The DOT 511 traffic app provides state-specific traffic and construction updates. Check for delays on your route to get ahead of detours and lane closures. Each state has their own app, so download it ahead of time.

Why does it matter? If you earn $0.60 per mile on a 400-mile trip, that's $240 earned in roughly 8 hours. Now, say traffic adds 1.5 hours to your trip. You still earn the same $240 AND you don't have the opportunity to pick up another load before you reset. Time is money!"

In 2016, truckers were delayed a total of 1.2 billion hours because of congestion on the road - that's in the billions! Truck bottlenecks are mostly common in major cities. Planning your route ahead of time to avoid traffic delays is crucial to your bottom line.

traffic jams cost truckers money

Weather Apps

Winter and summer storms can eat into income and create seriously dangerous roads. Depending on the weather, you might be able to plan a different route to avoid delays or change the time and place you stop to rest. The AccuWeather app is a popular choice among drivers. 

The horror stories of drivers getting stuck at a rest stop for days or getting blown over by strong winds paint the ugly picture of the weather as a driver's biggest opponent.

Truck Parking

After finishing your Class A CDL pre trip inspection, take a few minutes to map out overnight parking spots along your route. American Truck Parking does a good job of showing truck stops and rest areas that offer overnight parking, as well as the pricing, pictures, and other amenities. You can filter out for gated parking spots, CAT scales, showers, truck washes, and much more. Compare pricing beforehand and save yourself the cash!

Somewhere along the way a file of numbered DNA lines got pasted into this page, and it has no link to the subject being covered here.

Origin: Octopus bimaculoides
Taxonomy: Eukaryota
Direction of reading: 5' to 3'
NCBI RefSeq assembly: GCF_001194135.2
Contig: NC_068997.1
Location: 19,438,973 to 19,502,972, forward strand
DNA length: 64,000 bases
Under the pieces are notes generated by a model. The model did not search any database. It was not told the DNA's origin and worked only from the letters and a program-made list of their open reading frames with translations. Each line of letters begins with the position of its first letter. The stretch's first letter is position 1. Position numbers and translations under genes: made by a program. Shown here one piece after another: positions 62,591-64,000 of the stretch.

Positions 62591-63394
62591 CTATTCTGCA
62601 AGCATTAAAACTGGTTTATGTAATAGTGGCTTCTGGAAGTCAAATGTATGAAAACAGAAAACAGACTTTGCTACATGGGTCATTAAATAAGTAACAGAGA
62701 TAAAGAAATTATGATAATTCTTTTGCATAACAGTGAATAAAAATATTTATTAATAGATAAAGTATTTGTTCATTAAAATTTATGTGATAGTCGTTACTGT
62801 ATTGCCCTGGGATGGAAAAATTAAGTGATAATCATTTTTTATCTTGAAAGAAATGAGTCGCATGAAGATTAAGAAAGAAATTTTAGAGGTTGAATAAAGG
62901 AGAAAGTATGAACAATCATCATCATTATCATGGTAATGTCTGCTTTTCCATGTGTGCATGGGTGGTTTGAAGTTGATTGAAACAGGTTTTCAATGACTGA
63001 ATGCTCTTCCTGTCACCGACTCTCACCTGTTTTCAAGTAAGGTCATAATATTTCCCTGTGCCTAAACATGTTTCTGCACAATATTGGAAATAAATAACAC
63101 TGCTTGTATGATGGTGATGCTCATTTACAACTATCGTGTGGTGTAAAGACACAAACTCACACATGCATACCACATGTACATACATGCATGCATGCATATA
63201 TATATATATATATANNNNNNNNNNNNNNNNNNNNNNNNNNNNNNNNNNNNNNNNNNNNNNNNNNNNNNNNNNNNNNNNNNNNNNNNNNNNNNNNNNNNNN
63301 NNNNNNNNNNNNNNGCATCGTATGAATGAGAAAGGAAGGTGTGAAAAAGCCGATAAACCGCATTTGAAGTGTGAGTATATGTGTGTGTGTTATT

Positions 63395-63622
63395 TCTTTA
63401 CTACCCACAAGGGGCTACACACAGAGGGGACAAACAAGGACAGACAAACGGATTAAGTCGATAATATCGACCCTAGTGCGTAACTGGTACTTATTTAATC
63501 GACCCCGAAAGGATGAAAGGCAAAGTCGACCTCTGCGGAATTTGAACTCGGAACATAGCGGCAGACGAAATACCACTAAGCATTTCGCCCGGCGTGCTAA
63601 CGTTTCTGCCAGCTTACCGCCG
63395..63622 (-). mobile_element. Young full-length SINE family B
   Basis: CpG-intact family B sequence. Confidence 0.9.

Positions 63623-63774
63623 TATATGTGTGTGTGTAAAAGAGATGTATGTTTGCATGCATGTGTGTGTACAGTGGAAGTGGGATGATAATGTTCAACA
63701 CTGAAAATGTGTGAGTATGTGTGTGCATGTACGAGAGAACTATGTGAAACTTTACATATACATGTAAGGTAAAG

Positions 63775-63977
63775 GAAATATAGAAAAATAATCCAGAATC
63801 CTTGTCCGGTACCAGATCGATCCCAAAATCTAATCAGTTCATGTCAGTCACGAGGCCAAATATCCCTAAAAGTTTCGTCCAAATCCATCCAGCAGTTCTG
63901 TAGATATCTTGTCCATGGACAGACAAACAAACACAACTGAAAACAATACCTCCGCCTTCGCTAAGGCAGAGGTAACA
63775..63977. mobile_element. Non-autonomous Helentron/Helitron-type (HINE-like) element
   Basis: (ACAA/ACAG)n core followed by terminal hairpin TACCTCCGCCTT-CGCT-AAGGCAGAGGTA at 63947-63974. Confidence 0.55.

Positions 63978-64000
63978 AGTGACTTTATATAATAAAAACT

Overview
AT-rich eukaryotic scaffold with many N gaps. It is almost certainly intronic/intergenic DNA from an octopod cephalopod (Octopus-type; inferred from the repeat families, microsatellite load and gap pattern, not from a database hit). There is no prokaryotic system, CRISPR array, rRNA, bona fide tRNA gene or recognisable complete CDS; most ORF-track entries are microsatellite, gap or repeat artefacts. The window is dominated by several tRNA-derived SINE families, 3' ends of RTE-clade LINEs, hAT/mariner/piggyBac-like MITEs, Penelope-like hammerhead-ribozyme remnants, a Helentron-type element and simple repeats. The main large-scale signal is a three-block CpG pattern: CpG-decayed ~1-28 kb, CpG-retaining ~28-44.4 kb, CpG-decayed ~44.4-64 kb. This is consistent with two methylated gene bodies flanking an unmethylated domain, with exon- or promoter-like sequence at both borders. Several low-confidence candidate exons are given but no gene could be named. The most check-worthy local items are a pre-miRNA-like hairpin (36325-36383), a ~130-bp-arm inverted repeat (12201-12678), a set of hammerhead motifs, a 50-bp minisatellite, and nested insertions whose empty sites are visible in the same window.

Speaking of cash, it's important to take advantage of freight factoring. This method can offer truckers immediate cash flow, while waiting on customers to pay.

In addition to managing your cash flow, be sure to consider freight insurance, this protects your trucks and cargo from any potential risk during transit.

Dock Details

Headed to a new shed? Check them out on Dock 411 to confirm things like pallet restrictions and hours of operation. Not sure if you can fit? Most places have pictures that other drivers took or reviews about slow loading and yard hazards.

The benefit? This helps plan things like getting lunch, calculating hours, and knowing whether or not you even want to take a certain load. If you see reviews that a shed has an average 7-hour loading time (the standard is 2.5 hours), you can have a conversation with dispatch early on to make a game plan regarding detention and/or layovers.

While researching docks, don't put your well-being on the back-burner. Be sure to invest in the right truck mattress for a good night's sleep during layovers or breaks.

truck driver waiting at dock detention time

Gas Buddy

Gas Buddy helps truckers find the cheapest gas prices along their route. While you're looking, you can see what stops have showers, food, repairmen, and other amenities so you can save time at a 1-stop shop.

For reference, the average owner-operator spends $45,605 on fuel per year (2022). Company drivers don't usually have this problem since they have discounted fuel cards. (You can get fuel cards with Cota Systems, too). To learn more, check out our post on the best fuel cards for truckers.

Legally Bypass Inspection Sites